David Kelley
David Kelley

Is It Nobler to Give Than to Create?

Why is Ted Turner apologising for wealth?

When he pledged last fall to donate $1 billion to United Nations programs, he called on other wealthy people to follow his lead. "I'm putting every rich person in the world on notice that they're gonna be hearing from me about giving more money away." He has chided Bill Gates and Warren Buffett publicly for not giving enough.

For Turner, this is not merely a pet hobby. Like many successful entrepreneurs before him, Turner claims the moral high ground in his call for philanthropy. "The highest thing you can do is to help others," he told John Stossel, in an interview for a recent ABC News Special.

A century ago, Andrew Carnegie voiced the same idea. "How is the struggle for dollars," he asked, "to be lifted from the sordid atmosphere surrounding business and made a noble career?... The only noble use of surplus wealth is this: that it be regarded as a sacred trust, to be administered by its possessor for the highest good of the people." Carnegie gave away the equivalent, in today's dollars, of $5b (some 70% of his net worth) as did John D. Rockefeller.

In effect, successful producers have bought the idea that the manner in which they acquired their wealth is amoral, if not immoral, and have looked to philanthropy as a way of doing penance. Why?

Is it the injunction we all heard as children: 'tis nobler to give than to receive? But those are not the relevant alternatives. Carnegie and Rockefeller, like Turner, Gates, Buffett and their peers today, did not take their wealth from some pre-existing pot, leaving less for others in a zero-sum game. They created wealth, and the best of them created wealth on a scale far beyond anything they kept as a personal return.

Between the 1860s and the 1890s, for example, Rockefeller's genius for production drove the price of kerosene from $1 per gallon to 10 cents, and the real wages of his workers doubled. He made it possible, for the first time in history, for most working and middle class people to have light in the evenings for reading.

Capitalists today are no less creative. When Turner started the Cable News Network in 1980, most "experts" in the business considered it hare-brained to challenge the three broadcast networks, and to do it with an untried technology to which most people still had no access. By the time it was acquired by Time Warner in 1996, for more than $6 billion, CNN was a financial success. And along the way Turner changed the shape of news.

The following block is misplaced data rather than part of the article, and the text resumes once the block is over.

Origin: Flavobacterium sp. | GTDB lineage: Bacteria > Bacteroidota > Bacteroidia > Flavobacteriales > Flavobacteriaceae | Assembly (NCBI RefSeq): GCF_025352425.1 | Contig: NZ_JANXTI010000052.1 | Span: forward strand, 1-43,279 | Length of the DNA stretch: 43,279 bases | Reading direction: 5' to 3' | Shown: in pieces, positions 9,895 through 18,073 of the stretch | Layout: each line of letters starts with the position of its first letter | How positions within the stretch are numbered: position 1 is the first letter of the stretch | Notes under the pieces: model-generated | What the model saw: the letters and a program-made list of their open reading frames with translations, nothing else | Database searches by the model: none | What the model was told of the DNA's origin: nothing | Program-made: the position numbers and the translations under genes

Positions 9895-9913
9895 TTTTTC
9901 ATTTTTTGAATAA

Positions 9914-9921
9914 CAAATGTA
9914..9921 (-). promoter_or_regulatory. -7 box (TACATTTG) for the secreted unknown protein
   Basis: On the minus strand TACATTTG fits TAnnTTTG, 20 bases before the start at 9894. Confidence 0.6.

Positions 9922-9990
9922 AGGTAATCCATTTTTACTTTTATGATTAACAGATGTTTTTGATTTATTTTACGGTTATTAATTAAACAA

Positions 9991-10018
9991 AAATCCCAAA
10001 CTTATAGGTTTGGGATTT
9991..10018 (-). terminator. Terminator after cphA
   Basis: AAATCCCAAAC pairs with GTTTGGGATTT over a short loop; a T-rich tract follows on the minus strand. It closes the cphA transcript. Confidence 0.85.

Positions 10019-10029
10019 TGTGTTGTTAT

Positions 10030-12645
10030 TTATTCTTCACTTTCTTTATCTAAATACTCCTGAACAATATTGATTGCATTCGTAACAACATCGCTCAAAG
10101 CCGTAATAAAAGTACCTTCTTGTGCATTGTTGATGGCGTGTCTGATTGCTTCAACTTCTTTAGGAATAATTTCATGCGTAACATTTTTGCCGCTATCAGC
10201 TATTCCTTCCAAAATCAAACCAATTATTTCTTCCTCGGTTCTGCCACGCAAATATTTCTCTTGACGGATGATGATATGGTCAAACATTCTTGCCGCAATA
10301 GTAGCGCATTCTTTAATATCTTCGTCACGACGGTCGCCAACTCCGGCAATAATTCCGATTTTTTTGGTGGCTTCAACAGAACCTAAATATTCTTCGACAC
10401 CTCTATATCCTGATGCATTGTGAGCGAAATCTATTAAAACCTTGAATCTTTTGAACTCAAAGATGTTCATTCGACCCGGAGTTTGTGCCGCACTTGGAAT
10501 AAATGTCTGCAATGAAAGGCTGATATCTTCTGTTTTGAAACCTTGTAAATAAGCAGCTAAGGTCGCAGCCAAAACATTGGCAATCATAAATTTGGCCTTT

As Time Magazine noted in making him its 1991 Man of the Year, after CNN's stunning coverage of the Gulf War: "The very definition of news was rewritten — from something that has happened to something that is happening at the very moment you are hearing of it. A war involving the fiercest air bombardment in history unfolded in real time — before the cameras... These shots heard, and seen, around the world appeared under the aegis of the first global TV news company, Cable News Network."

From steel girders, to electricity, to automobiles, to personal computers and cable television, the business visionaries who pioneered these products have created jobs, increased the safety and comfort of everyday life, raised standards of living by many multiples, saved lives, and created vast wealth. The profits they won were earned — by the value they created, by the risks they took, by the vision, courage, and commitment they possessed. Yet theirs have been profits without honour.

There is nothing wrong with philanthropy, and much that is right. It has built libraries and hospitals, relieved poverty, nurtured the arts, financed the growth of knowledge. But we don't need philanthropy to sanctify the production — or the producers — who make it possible.

"Men have been taught," Ayn Rand wrote in The Fountainhead, her novel celebrating creators, "that the highest virtue is not to achieve, but to give. Yet one cannot give that which has not been created."

There is something terribly wrong with our standards of moral honour when even business creators, those who know better than anyone else what it takes to create wealth, are willing to demean themselves by suggesting that their money needs laundering.

If Ted Turner wants to give his money away, that's fine. It's his money. If he wants to raise money for the causes he believes in, that's fine, too. But giving away his money is easy compared with the heroic effort it took to make it. And nothing his philanthropy will accomplish will compare with the value he has created as a media entrepreneur.

Perhaps it is nobler to give than to receive. But in my book it's nobler still to create.

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